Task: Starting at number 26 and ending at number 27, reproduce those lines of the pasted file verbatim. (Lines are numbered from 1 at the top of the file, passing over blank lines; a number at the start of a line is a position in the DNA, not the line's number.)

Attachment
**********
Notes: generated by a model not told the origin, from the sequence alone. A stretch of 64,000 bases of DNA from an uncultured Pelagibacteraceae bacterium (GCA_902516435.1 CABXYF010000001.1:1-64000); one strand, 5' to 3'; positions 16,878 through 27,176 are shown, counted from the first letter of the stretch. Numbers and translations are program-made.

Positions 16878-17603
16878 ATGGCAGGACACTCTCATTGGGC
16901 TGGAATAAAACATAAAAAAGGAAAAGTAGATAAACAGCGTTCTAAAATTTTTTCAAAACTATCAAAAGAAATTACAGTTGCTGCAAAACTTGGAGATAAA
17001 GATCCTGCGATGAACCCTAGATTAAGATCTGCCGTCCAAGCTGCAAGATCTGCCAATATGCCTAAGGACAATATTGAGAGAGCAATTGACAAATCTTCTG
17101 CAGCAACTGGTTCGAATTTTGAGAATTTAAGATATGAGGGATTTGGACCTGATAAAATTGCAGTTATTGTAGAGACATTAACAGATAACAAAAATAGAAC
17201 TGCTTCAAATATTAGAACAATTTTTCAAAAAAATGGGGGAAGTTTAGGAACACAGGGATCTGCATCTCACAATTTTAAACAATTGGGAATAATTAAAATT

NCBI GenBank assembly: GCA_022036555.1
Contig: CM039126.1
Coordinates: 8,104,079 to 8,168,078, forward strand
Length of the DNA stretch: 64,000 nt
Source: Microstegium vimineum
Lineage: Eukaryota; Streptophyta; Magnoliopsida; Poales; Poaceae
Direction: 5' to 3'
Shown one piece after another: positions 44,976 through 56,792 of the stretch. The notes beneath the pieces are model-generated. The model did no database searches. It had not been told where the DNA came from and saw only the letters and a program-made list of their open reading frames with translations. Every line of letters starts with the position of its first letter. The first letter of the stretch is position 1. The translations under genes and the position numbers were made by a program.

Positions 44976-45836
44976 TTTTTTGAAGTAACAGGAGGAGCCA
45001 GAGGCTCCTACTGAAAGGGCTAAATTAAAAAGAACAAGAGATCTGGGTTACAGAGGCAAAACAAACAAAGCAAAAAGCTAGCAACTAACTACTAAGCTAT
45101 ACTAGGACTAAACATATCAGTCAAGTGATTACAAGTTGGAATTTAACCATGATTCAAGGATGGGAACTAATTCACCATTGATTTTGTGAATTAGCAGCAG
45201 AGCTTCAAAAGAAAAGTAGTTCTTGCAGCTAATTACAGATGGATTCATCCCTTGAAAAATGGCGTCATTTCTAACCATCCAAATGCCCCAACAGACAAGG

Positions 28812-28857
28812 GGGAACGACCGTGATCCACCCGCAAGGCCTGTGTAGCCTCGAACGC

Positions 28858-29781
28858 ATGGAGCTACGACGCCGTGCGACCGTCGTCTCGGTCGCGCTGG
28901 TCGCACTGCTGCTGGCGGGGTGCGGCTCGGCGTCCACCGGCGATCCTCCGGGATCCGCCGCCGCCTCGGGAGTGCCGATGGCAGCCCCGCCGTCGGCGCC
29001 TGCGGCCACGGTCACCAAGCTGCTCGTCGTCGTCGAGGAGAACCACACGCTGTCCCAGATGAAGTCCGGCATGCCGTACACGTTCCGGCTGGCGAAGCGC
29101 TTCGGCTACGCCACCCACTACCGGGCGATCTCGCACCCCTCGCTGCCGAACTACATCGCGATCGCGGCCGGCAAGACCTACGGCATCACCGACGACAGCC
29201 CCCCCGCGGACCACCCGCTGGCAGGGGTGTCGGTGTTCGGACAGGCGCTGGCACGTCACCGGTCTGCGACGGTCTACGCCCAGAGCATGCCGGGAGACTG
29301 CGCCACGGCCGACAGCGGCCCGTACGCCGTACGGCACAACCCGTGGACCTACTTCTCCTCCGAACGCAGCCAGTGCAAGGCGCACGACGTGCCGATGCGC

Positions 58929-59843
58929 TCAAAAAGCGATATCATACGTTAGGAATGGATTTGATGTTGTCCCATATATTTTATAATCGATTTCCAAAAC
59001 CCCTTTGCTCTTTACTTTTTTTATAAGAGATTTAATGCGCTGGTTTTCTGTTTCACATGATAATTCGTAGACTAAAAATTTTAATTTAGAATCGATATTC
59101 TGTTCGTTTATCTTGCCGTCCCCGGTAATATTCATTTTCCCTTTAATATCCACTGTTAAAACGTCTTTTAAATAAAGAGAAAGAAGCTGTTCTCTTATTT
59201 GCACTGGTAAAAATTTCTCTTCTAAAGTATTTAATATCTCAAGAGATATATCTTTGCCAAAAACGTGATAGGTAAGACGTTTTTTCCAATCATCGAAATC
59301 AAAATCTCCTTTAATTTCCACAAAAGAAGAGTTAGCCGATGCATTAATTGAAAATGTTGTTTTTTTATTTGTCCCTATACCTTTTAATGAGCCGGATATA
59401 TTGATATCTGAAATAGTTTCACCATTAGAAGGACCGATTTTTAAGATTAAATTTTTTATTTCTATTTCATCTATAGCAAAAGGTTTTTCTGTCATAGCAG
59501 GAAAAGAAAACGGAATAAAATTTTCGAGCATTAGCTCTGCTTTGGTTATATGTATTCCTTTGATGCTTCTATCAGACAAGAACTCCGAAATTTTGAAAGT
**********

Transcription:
29001 TGCGGCCACGGTCACCAAGCTGCTCGTCGTCGTCGAGGAGAACCACACGCTGTCCCAGATGAAGTCCGGCATGCCGTACACGTTCCGGCTGGCGAAGCGC
29101 TTCGGCTACGCCACCCACTACCGGGCGATCTCGCACCCCTCGCTGCCGAACTACATCGCGATCGCGGCCGGCAAGACCTACGGCATCACCGACGACAGCC